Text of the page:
deep sea mining

1 July, 2022


For Immediate Release 1.7.22

As resistance to the emerging destructive deep-sea mining industry continues to skyrocket in Lisbon this week at the UN Ocean Conference, French President Emmanuel Macron has called for a stop to mining in the high seas.

Speaking at an official conference side event held at the Lisbon Oceanarium, President Macron stated: “We have to create the legal framework to stop high seas mining and not to allow new activities that endanger ecosystems.”

Throughout the week at the UN Ocean Conference, the controversial issue of deep-sea mining has been high on the agenda with politicians, youth groups, scientists and civil society all calling to defend the deep and stop the nascent industry in its tracks.

“The momentum created this week at the UN Ocean Conference is a tipping point for the deep ocean, the blue heart of our planet. President Macron has effectively echoed the countless calls this week to press ‘pause’ on any and all ambitions to mine the deep sea.”

Sian Owen, Director of the Deep Sea Conservation Coalition

Earlier this week, Palau spearheaded a new Alliance of Countries Calling for a Deep-Sea Mining Moratorium with Fiji and Samoa joining the call. French MEP Marie Toussaint also launched a new Global Parliamentary Declaration Calling for a Moratorium on Deep Seabed Mining on behalf of the group, Parliamentarians for Global Action, with 102 signatories across 37 countries.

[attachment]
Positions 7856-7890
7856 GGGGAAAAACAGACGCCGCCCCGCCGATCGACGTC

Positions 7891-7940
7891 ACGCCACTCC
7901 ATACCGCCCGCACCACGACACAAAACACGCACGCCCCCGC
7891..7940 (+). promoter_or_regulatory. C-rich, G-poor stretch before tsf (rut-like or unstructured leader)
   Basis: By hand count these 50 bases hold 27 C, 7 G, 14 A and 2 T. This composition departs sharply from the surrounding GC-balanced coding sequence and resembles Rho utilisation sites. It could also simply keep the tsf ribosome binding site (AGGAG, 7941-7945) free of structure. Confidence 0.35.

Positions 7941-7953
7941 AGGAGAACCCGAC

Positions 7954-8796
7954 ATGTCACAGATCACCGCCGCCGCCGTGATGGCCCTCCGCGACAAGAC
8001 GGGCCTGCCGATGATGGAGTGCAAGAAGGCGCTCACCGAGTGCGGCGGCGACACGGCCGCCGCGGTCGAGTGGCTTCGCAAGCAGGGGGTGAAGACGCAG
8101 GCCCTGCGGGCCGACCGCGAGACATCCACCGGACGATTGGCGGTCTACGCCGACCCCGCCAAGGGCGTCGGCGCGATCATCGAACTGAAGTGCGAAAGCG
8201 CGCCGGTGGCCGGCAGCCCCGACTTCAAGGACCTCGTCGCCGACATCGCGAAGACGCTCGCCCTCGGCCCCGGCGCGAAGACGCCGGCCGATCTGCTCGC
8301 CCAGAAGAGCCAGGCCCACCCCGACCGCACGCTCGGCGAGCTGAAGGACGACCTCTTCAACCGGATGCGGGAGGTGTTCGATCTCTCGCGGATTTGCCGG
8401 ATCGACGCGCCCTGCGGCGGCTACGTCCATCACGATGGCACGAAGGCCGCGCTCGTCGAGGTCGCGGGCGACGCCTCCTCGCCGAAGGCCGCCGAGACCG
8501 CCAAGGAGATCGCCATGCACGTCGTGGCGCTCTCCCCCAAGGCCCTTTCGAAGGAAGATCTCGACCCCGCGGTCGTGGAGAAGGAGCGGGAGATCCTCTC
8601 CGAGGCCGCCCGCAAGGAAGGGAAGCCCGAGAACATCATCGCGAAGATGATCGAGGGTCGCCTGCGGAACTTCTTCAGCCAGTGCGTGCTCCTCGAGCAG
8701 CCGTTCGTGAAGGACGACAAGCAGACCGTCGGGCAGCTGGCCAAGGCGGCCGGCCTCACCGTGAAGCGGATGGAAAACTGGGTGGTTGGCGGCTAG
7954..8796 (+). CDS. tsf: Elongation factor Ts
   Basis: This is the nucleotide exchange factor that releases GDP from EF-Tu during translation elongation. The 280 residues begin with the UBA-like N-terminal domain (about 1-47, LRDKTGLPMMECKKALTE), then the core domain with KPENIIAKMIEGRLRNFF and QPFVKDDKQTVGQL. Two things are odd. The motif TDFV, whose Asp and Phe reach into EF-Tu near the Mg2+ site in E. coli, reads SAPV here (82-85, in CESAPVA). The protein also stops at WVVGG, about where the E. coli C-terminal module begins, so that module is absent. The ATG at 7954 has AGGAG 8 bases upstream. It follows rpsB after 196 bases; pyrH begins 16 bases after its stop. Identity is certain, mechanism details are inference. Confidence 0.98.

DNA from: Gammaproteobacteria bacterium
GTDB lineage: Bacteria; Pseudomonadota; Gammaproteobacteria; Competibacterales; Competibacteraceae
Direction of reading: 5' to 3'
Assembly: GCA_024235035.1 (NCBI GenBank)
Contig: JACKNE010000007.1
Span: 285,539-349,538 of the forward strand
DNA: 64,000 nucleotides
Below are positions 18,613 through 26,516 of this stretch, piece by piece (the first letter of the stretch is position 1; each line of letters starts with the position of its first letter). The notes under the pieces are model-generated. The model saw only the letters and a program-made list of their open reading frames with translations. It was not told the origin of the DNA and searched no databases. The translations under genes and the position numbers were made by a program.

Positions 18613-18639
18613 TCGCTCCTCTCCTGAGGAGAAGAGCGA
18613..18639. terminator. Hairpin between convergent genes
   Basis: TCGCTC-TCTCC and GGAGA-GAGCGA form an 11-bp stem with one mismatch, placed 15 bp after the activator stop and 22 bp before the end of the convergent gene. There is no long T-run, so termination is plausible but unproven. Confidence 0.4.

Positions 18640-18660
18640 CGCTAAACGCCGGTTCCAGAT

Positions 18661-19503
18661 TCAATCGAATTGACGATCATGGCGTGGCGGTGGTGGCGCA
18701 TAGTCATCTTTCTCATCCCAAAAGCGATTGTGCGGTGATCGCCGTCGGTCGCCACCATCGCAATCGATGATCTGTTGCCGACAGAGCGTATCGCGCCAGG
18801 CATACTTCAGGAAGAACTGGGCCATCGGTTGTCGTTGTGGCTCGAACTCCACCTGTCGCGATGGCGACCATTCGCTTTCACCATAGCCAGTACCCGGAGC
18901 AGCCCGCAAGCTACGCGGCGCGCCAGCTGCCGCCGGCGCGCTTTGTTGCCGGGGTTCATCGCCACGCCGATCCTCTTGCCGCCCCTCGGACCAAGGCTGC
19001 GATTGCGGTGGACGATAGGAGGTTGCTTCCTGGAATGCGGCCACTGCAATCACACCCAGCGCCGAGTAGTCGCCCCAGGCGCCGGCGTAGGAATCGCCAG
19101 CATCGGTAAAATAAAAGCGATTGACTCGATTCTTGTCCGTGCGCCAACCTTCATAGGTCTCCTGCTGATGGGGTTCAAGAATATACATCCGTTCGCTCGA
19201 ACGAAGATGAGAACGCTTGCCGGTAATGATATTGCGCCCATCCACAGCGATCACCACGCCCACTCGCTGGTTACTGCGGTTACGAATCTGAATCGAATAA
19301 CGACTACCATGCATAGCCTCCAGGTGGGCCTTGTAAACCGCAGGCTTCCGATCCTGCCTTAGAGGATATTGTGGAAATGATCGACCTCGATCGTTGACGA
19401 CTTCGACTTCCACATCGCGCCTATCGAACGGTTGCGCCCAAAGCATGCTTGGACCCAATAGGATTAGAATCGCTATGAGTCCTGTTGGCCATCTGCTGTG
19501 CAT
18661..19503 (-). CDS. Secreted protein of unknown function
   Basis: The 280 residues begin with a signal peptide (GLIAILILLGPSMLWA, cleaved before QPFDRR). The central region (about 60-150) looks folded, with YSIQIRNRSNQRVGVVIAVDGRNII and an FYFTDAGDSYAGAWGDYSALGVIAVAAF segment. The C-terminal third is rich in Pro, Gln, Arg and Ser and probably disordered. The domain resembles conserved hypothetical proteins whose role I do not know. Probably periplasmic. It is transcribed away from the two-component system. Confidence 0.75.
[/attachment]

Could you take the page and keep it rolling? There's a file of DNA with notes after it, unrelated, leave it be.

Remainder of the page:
“The UN Ocean Conference has shaped up to be a watershed event for the protection of the ocean with the increasing calls for a moratorium or ban on deep-sea mining.”

Matthew Gianni, co-founder of the DSCC. 

In his speech today, President Macron referred to a statement by the new Australian Minister of the Environment, Tanya Plibersek, earlier this week, who stated that with the new government ‘Australia is back’ when it comes to protecting the environment. In the 1980s, France and Australia combined forces to change the course of negotiations to open up the Antarctic continent to mining and convinced the other countries involved in the negotiations to agree to a moratorium on mining in Antarctica. The DSCC’s Matthew Gianni commented:  “I can’t help but think President Macron may have been signalling to the Australian government that they try it again, this time to protect the global ocean commons from the same destructive industry, before it starts.”

A spectacular group of Venus flower basket glass sponges (Euplectella aspergillum) glass sponges with a squat lobster in the middle.
Credit: NOAA

Scientists continue to raise the alarm that if the industry were to go ahead, it would result in an irreversible loss of biodiversity and could threaten critical carbon stocks, potential medicines and fisheries for species such as tuna.